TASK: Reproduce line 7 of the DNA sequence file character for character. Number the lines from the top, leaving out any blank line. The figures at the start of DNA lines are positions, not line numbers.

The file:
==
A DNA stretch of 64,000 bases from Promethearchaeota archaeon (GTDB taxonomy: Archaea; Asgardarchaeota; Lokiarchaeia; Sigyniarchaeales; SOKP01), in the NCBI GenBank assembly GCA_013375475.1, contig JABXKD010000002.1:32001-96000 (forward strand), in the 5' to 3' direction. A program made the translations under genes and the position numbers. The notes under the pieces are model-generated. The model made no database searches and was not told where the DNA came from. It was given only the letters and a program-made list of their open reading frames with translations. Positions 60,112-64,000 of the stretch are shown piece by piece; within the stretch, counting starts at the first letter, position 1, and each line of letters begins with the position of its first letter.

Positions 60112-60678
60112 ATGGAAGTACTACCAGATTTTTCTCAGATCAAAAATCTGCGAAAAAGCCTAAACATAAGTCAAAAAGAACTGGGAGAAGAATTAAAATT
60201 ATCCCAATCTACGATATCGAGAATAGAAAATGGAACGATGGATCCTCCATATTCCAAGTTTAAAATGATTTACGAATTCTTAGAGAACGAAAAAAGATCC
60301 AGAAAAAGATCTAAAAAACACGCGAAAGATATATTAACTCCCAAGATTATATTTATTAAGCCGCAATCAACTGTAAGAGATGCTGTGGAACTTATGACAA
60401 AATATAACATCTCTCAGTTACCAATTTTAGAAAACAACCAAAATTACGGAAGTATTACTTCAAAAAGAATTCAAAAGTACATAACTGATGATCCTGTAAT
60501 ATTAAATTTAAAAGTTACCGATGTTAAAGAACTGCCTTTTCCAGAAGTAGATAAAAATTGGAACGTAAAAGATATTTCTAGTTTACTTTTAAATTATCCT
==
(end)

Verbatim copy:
60501 ATTAAATTTAAAAGTTACCGATGTTAAAGAACTGCCTTTTCCAGAAGTAGATAAAAATTGGAACGTAAAAGATATTTCTAGTTTACTTTTAAATTATCCT